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Science

Burkina Faso losing a weapon to fight malaria

Killing mosquitoes means killing malaria parasites and preventing malaria infections - at least that's been the calculus for years. But in many countries insecticides aren't harming mosquitoes anymore.

More than 200 adults and children have gathered around a mosquito net. It is April in Burkina Faso and very hot and dry, which is a good thing in this west African country. When the rainy season starts soon, the number of malaria cases will explode.

The people from the village near Ziniare, 40 kilometers away from the capital, Ouagadougou, have gathered to listen to a community health care worker. He uses a megaphone to explain how to prevent mosquito bites.

He tells a young boy in a Burkina Faso football shirt to climb underneath the mosquito net and then demonstrates how to wrap the ends of the net underneath the mattress to make sure no mosquitoes can get inside.

But sleeping under a bednet is only one of the golden rules when it comes to malaria prevention. "If people are coming to your house to spray insecticides, let them do it," the healthcare worker said, adding that killing mosquitoes is the best way to prevent malaria.

A healthworker demonstrating how to use a bednet Photo: Cécilia Conan

A community health care worker explains how to prevent malaria to an attentive audience

A potent weapon losing its impact

The most popular insecticide to kill mosquitoes is DDT. It has proven so effective as an insect killer that some called it the "atomic bomb" of pesticides.

In 2001, however, it was banned from agricultural use under the Stockholm Convention because of its impact on wildlife, especially birds. Still, DDT remains important in fighting malaria in many African and Asian countries. People spray it on the walls of their houses, and mosquitoes die when they sit down to rest.

Spraying insecticides is also part of Burkina Faso's National Malaria Control Program. Minister of Health Lene Sebgo wants to halve the number of malaria cases in the country within five years. In 2013, the country with 17 million inhabitants recorded 7 million cases of malaria.

But DDT will probably not help to combat the disease in Burkina Faso, said Patrice Combary, coordinator of the National Malaria Control Program: "The mosquitoes have developed resistance to DDT. It does not kill them anymore. The situation is getting more and more serious."

Alternatives are too expensive

Cotton farms in Burkina Faso used DDT extensively in the past, Combary said. The insecticide should kill agricultural pests. But it also affected mosquitoes.

Burkina Faso Photo: DW/Brigitte Osterath

In dry season, Burkina Faso records far fewer malaria cases than in rainy season

As DDT is ineffective now, Burkina Faso instead started to spray other insecticides, Combary said.

However, these substances, so-called carbamate insecticides, are very expensive.

"To spray 134,000 households, we have spend more than 500 million CFR, that is $1 million," Combary said. "It is too expensive. Definitely we are going to abandon this strategy."

Insecticides on bednets also affected

Bednets are impregnated with insecticides called pyrethroids. But according to Combary, in some regions of Burkina Faso resistance to them is already starting.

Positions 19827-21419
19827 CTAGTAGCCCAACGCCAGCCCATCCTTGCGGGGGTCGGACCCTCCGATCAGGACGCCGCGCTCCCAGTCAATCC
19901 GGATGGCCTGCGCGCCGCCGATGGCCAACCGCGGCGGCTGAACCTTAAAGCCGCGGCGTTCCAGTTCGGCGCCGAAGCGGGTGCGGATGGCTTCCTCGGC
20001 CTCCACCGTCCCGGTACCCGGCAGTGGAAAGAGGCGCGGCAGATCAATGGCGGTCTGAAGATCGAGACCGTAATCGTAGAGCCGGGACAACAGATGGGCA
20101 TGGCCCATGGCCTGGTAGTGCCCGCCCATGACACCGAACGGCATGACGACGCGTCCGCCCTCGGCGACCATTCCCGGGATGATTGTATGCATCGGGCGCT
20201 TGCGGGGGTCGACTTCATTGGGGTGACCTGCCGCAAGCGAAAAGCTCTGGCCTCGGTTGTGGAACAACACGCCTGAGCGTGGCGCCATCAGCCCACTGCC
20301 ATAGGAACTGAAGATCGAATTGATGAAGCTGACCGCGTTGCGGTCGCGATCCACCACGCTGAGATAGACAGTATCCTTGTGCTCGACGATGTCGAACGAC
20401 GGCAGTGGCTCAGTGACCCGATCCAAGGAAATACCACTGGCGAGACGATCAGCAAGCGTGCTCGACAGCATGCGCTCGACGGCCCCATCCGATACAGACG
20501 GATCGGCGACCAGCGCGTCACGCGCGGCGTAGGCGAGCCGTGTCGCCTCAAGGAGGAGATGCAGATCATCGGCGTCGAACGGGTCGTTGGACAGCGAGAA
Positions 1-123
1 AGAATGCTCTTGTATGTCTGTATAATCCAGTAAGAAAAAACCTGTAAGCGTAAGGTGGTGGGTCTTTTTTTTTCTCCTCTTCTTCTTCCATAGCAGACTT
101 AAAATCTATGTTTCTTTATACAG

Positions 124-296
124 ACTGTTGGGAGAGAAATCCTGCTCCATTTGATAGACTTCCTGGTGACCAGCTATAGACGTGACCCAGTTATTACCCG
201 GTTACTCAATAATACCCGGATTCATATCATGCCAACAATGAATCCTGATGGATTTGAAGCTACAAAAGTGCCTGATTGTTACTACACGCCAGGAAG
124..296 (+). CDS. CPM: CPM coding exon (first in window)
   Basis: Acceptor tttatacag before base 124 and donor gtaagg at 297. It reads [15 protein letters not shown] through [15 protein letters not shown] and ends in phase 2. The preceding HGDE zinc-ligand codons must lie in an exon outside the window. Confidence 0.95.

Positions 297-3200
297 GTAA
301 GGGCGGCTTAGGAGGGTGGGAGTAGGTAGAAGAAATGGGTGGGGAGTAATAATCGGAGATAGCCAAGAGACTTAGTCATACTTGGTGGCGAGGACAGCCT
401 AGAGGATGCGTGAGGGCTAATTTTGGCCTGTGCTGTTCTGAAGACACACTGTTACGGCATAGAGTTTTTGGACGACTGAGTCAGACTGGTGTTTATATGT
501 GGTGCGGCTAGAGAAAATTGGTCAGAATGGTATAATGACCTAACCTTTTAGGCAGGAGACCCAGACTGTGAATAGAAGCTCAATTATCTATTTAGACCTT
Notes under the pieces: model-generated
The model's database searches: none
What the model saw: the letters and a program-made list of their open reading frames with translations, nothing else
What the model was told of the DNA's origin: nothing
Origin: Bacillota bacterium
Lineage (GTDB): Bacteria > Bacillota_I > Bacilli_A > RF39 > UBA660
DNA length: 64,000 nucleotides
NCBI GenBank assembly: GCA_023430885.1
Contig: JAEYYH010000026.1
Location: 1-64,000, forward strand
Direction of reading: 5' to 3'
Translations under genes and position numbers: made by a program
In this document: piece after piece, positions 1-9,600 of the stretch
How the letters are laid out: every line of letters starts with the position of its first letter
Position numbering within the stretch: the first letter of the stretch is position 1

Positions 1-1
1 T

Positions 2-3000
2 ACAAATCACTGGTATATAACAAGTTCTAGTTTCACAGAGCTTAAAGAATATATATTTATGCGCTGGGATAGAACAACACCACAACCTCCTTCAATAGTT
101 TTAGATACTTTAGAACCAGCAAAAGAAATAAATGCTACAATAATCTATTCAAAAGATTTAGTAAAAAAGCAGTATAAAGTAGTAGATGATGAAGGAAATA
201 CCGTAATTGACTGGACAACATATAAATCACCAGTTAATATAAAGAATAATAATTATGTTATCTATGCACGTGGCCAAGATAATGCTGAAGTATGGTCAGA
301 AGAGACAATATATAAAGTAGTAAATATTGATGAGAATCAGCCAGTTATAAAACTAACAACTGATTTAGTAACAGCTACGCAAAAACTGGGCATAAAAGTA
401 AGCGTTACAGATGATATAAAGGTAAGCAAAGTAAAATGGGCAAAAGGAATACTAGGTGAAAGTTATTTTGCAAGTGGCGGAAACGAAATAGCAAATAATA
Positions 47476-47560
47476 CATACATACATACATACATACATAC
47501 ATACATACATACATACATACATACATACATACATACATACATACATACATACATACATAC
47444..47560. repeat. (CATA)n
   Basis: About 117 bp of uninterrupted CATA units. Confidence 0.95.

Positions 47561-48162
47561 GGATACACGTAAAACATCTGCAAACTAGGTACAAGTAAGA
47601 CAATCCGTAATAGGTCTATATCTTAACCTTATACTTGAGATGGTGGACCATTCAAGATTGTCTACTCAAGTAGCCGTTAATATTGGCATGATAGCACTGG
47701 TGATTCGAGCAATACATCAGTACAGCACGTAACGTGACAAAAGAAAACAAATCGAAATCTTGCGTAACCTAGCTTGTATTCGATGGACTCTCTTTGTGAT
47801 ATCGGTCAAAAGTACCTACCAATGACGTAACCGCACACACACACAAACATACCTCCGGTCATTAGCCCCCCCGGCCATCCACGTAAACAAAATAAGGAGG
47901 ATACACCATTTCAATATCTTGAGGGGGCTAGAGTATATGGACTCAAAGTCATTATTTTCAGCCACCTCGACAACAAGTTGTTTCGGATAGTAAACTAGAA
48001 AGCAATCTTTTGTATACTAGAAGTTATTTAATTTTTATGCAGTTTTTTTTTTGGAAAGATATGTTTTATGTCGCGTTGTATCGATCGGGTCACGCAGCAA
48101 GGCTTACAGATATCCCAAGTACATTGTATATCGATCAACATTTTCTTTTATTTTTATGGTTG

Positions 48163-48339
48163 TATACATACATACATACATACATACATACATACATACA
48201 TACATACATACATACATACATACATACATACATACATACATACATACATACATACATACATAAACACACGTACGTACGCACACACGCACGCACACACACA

Researchers from the Liverpool School of Tropical Medicine reported in a study that one genetic change can make mosquitoes resistant to both DDT and pyrethroids at the same time.

"If you go to a place where you already have DDT resistance, you are likely to also have resistance against the insecticide that is commonly used for bednets," the study's author Charles Wondji told DW.

A worldwide problem

The situation is becoming dangerous in other countries as well. Resistances against modern insecticides are very common, especially in some parts of western Africa as well as in Sri Lanka.

"The more DDT - or other insecticides - are sprayed, the more mosquitoes develop resistance," Jürgen May of Bernhard Nocht Institute for Tropical Medicine in Hamburg told DW. "We expect that this will lead to a resurgence of malaria in some regions."

According to May, this trend was observed between 1990 and 2000 when DDT became less popular because of its impact on wildlife.

"Finding a new pesticide with a new mode of action would be the best solution," May added. "As the mosquitoes probably do not have mutations that makes them resistant against these new substances."

Looking for new insecticides

The Innovative Vector Control Consortium (IVCC) based at Liverpool School of Tropical Medicine has set the goal of developing three completely new insecticides.

"We now have more than eight candidates all showing high potential against mosquitoes that are resistant to existing insecticides," said Nick Hamon, CEO of the IVCC. "By the end of 2014, three will be tapped for full development.”

Boy underneath a bednet Photo: Cécilia Conan

Bednets still protect against mosquito bites - even without an effective insecticide.

Hamon said if malaria-endemic countries have three new products that each take a different biological approach to killing mosquitoes, these countries should be able to keep mosquitoes under control for decades to come.

But, according to Hamon, the earliest date for these new products to reach the market is 2020.

That leaves Burkina Faso fighting malaria without the help of a proper mosquito-killing insecticide for at least six more years. At least, a bednet continues to provide good physical protection against mosquitoes - even if the insecticides on them become less effective.

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